thyroid, desiccated

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thyroid, desiccated

Armour Thyroid, Nature-Throid, Westhroid

Pharmacologic class: Hormone supplement

Therapeutic class: Thyroid hormone

Pregnancy risk category A

FDA Box Warning

Drug shouldn't be used alone or with other agents to treat obesity or weight loss. In euthyroid patients, doses within range of daily hormonal requirements are ineffective for weight loss. Larger doses may cause serious or life-threatening toxicity, particularly when given with sympathomimetic amines (such as those used for anorectic effects).


Regulates cell growth and differentiation and increases metabolic rate of body tissues; effects mediated at cellular level


Tablets: 15 mg, 30 mg, 60 mg, 90 mg, 120 mg, 180 mg, 240 mg, 300 mg

Indications and dosages

Mild hypothyroidism

Adults: Initially, 60 mg/day P.O.; may increase by 60 mg q 30 days to desired response. Usual maintenance dosage is 60 to 180 mg/day.

Severe hypothyroidism

Adults: Initially, 15 mg/day P.O. daily; may increase to 30 mg/day after 2 weeks and then to 60 mg/day 2 weeks later. Assess after 1 month, and again 1 month later at 60 mg-dose. If necessary, dosage may then increase to 120 mg/day P.O. for 2 months, with assessment repeated. Subsequent assessments and dosage increases may occur up to a maximum of 180 mg/day.

Congenital or severe hypothyroidism

Children: Initially, 15 mg P.O. daily; may increase to 30 mg/day after 2 weeks, with subsequent increases at 2-week intervals. Maintenance dosage may be higher in growing children than in hypothyroid adults.

Dosage adjustment

• Cardiovascular disease

• Elderly patients


• Hypersensitivity to drug or its components

• Adrenal insufficiency

• Thyrotoxicosis


Use cautiously in:

• tartrazine sensitivity (some products)

• cardiovascular disease

• elderly patients

• breastfeeding patients.


• Give before breakfast each day.

Adverse reactions

CNS: insomnia, tremors, headache

CV: palpitations, angina pectoris, hypertension, tachycardia, arrhythmias, cardiac arrest

GI: nausea, vomiting, diarrhea

GU: menstrual irregularities

Metabolic: heat intolerance, thyroid storm

Musculoskeletal: accelerated bone maturation (in children)

Skin: sweating

Other: weight loss, appetite changes, fever


Drug-drug. Anticoagulants, catecholamines, sympathomimetics: increased effects of these drugs

Bile acid sequestrants: decreased thyroid hormone absorption

Digoxin, insulin, oral hypoglycemics: decreased effects of these drugs

Estrogen: decreased thyroid hormone effects

Oral anticoagulants: increased risk of bleeding

Drug-diagnostic tests. Aspartate aminotransferase, creatine kinase, glucose, lactate dehydrogenase, protein-bound iodine: increased levels

Thyroid function tests: decreased values

Drug-herbs. Bugleweed, soy: increased adverse drug reactions

Patient monitoring

Monitor for chest pain. If it occurs, withhold drug and contact prescriber.

• Assess vital signs and temperature frequently.

Monitor thyroid function tests closely. Immediately report evidence of thyroid storm.

• In diabetic patient, monitor blood glucose level closely.

• In children, monitor sleeping pulse rate and morning basal temperature.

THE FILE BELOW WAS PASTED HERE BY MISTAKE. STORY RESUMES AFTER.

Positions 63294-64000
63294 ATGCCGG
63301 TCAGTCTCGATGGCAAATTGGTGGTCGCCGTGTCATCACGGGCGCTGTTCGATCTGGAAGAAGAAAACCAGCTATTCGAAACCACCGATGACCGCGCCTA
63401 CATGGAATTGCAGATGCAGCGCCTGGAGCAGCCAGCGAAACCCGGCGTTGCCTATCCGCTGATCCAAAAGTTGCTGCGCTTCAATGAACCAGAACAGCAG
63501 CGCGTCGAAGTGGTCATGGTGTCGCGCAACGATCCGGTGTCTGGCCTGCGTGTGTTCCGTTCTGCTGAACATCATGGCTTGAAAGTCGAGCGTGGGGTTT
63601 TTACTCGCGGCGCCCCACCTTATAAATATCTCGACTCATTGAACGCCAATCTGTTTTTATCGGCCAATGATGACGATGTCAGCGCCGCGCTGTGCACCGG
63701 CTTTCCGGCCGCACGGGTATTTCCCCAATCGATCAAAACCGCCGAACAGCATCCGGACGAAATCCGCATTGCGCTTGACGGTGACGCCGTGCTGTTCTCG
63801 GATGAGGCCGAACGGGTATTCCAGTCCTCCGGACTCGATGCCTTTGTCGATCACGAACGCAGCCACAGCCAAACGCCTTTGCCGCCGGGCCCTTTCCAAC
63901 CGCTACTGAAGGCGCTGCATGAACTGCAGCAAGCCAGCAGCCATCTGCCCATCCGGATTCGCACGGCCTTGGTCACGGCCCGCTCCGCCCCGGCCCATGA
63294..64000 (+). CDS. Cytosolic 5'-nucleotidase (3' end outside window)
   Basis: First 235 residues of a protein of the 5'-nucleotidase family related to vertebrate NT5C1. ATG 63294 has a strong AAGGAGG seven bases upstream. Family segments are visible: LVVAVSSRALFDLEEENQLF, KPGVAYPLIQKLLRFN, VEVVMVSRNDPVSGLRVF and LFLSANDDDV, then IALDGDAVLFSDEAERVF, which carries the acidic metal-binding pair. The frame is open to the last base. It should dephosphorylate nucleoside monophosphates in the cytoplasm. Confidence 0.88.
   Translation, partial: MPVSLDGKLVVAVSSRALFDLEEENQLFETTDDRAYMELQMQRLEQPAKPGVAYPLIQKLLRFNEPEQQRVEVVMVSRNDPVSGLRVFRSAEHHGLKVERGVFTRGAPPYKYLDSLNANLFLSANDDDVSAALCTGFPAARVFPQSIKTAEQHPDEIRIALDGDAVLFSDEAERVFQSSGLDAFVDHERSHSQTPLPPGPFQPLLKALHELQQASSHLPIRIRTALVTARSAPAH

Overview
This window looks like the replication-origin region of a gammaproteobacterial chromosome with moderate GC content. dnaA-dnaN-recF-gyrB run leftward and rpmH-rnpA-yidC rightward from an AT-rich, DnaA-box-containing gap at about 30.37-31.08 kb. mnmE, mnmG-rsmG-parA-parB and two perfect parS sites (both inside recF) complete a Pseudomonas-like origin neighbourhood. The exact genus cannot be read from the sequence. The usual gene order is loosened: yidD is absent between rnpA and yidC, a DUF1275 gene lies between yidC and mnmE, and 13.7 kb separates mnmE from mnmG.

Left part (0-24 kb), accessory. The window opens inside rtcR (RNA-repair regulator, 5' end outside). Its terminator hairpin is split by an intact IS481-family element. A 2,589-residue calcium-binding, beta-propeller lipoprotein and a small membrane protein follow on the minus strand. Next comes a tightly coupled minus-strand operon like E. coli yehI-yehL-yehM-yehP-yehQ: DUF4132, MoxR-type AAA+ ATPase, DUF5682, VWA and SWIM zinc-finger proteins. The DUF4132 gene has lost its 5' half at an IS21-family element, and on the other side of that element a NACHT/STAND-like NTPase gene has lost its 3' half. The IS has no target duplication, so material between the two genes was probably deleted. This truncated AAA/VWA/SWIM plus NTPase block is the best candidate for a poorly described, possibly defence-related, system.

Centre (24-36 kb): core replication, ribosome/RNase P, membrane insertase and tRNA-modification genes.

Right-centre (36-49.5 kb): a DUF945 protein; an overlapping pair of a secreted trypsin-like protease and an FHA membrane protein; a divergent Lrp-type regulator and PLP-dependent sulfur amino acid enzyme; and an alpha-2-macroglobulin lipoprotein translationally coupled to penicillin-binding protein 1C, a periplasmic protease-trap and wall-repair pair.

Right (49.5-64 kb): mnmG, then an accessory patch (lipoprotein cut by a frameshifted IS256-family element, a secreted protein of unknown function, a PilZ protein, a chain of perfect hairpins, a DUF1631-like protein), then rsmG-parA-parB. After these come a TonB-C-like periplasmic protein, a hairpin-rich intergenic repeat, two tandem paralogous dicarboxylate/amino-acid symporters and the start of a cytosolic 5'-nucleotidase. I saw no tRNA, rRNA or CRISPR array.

• In female on long-term therapy, monitor bone density tests.

Patient teaching

• Tell patient to take each morning before breakfast.

Caution patient not to stop therapy abruptly. Dosage must be tapered.

Advise patient to immediately report chest pain or signs and symptoms of drug toxicity (fever, chest pain, rapid pulse, skipped heartbeats, heat intolerance, excessive sweating, nervousness, emotional instability).

• Instruct patient to tell all prescribers he's taking drug. Caution him not to use over-the-counter preparations without consulting prescriber.

• Tell diabetic patient that drug may alter blood glucose level. Encourage frequent glucose self-monitoring.

• As appropriate, review all other significant and life-threatening adverse reactions and interactions, especially those related to the drugs, tests, and herbs mentioned above.

References in periodicals archive ?
Dr Skinner said he was aware of the dangers of prescribing thyroid replacement to patients and believed Armour Thyroid could be useful to certain patients.
American Laboratories, the supplier of raw material for the manufacture of Armour Thyroid, is also decidedly silent about why Armour Thyroid is unavailable.
The failure of manufacturers, suppliers, and the FDA to explain why Armour Thyroid and other brands of thyroid are no longer being made is maddening and has given way to conspiracy theories.
Given most Armour Thyroid users' unbridled enthusiasm for their use of a "natural" product, and their disdain for synthetic forms of thyroid such as levothyroxine, it probably would be disconcerting for most to learn that the same drug company makes both.
Why the manufacture of Armour Thyroid should pose economic constraints on Forest Laboratories is unclear, but clearly this company has a number of thyroid products under one roof and perhaps there is a lack of profitability.
As in the situation with Armour Thyroid, Thyrolar has suddenly become unavailable.
Earlier this year the formulation of Armour Thyroid was changed -the excipient content of cellulose in the tablet was increased, while the content of dextrose was reduced.
com Guide to Thyroid disease, she asks thyroid doctors what they would do if Armour Thyroid and all other forms of desiccated thyroid were to become unavailable.
It is unclear when Armour Thyroid manufacturing will resume.
She was advised to take 15 mg of Armour thyroid per day, increasing to 30 mg per day after five days, with a possible further increase, depending on her response and tolerance to the treatment.